This multifaceted, multimedia exploration of the urban history of Denver will then be published on a class Tumblr account and web links to the visual and written materials will be placed within the game environment to allow the viewer the potential for a more in-depth exploration and understanding of the spaces of this rapidly-expanding city. However, given the time-intensive nature of this kind of ambitious project, it will not be possible to complete it in a single semester. Our projected launch date is currently the year 2020, but we do plan to release updated versions of the map on a yearly basis to be shared with libraries, schools, and the general public, allowing a unique opportunity for any interested parties to virtually immerse themselves within the living landscape of the city of Denver as it was over a century ago.
I’m pleased to be a new contributor on the blog and a panelist at this year’s Six-Shooters Lightning Round. (The main reasons I signed up for this session is because the title makes me think of Yosemite Sam.)
I am currently a Ph.D. Candidate in the Department of History at the University of Nebraska-Lincoln, and will graduate in May 2015 with two graduate certificates in Digital Humanities and Great Plains Studies. My dissertation, “Restructuring the Reservation: Housing, Hygiene, and Domesticity on the Crow Reservation, 1880-1934,” examines house-building policy as an imposition of a larger project of cultural imperialism by enforcing Christian concepts of domesticity, gender, and hygiene on indigenous communities. The project introduces a unique set of photographs emerging from the Crow Reservation to examine signs of Native interruption to federal assimilationist policy.
More specific to the Six-Shooters Lightning Round, I have been working with a research team at the Center for Great Plains Studies to reassess the Homestead Act of 1862 based on the now-digitized NARA records for the State of Nebraska. We are preparing a manuscript (publisher TBA) for completion in 2015. The presentation, “Can I Get a Witness?: Network Analysis of Homesteaders in Nebraska,” examines a network forged legally between witnesses under the Homestead Act. Essentially, the Land Office required each homesteader to list four witnesses in a Proof of Posting which ran for five weeks in a local newspaper. While only two witnesses were required to testify at the Land Office, mapping all four connections reveals community formation, local leadership, and settlement patterns of neighborhoods in the rural plains. I created a digital companion to our manuscript, and while it is waiting for final review and a permanent home, you’re welcome to view its nascent form here.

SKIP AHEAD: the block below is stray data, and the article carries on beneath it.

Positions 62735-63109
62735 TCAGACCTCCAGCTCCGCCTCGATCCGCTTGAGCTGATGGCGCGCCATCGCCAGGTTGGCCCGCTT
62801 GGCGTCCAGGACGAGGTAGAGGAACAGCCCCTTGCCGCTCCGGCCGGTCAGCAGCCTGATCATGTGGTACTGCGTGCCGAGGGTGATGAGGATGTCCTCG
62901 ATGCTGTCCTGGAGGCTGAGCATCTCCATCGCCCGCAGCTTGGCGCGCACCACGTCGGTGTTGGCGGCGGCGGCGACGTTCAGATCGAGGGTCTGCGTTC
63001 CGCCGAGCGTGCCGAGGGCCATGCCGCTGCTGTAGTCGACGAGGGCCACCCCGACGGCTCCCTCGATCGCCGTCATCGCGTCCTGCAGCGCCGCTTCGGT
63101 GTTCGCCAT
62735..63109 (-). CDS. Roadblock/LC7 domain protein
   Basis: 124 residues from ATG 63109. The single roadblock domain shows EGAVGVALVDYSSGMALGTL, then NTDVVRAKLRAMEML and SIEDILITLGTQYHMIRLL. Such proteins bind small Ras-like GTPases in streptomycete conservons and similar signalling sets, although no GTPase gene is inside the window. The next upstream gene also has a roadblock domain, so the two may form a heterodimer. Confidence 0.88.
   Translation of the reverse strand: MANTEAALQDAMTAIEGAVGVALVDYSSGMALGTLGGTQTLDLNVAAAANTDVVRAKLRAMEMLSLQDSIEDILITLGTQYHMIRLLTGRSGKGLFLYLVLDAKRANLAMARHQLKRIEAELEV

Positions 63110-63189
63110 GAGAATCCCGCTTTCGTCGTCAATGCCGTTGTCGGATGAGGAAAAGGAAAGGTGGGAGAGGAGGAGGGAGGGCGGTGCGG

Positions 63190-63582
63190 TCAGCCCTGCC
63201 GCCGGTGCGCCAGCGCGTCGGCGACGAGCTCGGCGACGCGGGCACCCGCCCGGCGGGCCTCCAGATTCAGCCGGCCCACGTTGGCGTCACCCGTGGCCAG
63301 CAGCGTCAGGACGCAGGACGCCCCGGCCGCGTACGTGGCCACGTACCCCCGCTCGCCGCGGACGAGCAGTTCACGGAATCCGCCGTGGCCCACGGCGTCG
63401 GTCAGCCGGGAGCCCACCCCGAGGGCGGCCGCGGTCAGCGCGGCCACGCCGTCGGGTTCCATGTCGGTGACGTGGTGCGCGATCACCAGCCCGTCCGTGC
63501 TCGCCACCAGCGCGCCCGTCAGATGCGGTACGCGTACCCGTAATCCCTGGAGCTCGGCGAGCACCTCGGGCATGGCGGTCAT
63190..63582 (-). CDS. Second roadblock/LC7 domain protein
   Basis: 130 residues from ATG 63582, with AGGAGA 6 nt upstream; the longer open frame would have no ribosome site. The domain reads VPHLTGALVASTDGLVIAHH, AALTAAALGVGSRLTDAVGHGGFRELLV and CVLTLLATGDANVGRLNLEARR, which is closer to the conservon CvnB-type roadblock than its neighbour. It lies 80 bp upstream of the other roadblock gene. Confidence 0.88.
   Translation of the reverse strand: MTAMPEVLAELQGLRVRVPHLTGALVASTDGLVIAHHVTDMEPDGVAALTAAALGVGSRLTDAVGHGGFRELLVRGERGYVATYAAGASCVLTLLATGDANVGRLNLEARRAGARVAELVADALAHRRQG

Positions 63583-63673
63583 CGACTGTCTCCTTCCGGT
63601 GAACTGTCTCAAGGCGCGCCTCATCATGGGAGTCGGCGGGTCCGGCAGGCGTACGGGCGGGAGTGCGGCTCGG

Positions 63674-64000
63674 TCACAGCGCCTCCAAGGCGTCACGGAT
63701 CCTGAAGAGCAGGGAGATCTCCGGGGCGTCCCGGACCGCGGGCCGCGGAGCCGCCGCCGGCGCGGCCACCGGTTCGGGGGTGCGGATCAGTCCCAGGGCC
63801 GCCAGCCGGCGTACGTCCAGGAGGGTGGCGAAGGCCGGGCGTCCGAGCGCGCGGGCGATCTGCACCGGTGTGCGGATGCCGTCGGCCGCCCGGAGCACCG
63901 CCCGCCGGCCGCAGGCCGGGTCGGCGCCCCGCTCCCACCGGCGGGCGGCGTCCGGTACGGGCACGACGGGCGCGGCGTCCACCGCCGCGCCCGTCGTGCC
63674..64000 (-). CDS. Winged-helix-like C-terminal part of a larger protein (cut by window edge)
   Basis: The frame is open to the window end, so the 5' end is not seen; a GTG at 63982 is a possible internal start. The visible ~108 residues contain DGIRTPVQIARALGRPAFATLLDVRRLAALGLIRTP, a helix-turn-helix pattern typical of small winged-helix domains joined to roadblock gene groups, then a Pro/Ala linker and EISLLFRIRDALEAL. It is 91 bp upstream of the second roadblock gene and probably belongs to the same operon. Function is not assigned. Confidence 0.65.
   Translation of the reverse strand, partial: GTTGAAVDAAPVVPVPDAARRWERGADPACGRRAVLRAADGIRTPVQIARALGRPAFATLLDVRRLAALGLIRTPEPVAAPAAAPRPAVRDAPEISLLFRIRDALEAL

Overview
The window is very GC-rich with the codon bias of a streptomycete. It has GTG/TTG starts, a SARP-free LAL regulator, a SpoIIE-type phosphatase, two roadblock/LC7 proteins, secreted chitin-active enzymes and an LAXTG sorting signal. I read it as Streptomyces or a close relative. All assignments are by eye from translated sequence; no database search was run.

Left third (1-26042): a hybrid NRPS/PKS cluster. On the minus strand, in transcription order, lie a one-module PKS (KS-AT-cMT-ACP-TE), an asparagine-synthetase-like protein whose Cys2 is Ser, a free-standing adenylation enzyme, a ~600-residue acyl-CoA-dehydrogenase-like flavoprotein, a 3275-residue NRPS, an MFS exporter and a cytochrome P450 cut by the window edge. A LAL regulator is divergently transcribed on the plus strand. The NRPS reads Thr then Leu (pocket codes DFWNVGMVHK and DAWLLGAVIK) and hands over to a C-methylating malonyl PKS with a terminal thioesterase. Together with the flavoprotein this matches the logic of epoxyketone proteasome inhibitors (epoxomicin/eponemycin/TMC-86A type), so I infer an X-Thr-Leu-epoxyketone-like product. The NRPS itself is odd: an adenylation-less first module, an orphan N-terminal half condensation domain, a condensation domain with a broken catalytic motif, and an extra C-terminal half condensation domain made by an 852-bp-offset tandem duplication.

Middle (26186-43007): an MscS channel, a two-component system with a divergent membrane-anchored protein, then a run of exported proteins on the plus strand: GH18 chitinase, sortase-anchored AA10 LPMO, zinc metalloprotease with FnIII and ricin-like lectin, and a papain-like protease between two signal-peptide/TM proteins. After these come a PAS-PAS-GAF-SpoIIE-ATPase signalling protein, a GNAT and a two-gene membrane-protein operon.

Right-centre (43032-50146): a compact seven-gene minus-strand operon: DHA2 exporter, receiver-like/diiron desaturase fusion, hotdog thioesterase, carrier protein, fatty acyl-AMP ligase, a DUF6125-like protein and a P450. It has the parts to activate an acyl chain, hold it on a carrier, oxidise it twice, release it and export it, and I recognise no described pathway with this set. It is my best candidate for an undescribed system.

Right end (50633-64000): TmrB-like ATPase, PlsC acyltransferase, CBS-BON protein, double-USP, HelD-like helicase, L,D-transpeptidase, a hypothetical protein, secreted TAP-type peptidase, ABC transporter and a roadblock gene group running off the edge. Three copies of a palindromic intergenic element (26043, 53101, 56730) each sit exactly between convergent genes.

I look forward to my six-minutes and six-slides of fame this coming Thursday!
Prior to the Six-Shooters session at this year’s WHA conference, I would like to introduce myself and some of the work I’ve been doing over the last year or so. I am a third-year instructor in the History Department of Colorado State University, specializing in Mexican history and digital history. Digital history, especially as expressed through spatial visualizations, plays a prominent role in both my research and teaching, as I believe that traditional methods of historical inquiry and publication can be greatly augmented by the incorporation of digital tools. I have utilized a number of digital tools and publication platforms in my classes, including: Twitter, Neatline, Voyant Tools, Tiki-Toki, Wikipedia, Gephi, Open Refine, Tumblr, ArcGIS, Google Earth, WordPress, SketchUp, and 3-D printing, among others.
While teaching the first undergraduate digital history course ever offered at CSU in the spring of this year, my students trained and published a wide variety of information on the history of the university and campus life. Digital timelines, maps, slideshows, and network graphs were created to be later hosted by CSU’s university webpage and mobile app. The creation of these multimedia, highly visual presentations of local, public history challenged my students with a hands-on, collaborative project which pushed their limits but provided invaluable experience for the job market and/or graduate school. I look forward to discussing the challenges during the planning and execution of this project, the pedagogical outcomes for my students, and the future of scholarly innovation inside and outside the history classroom.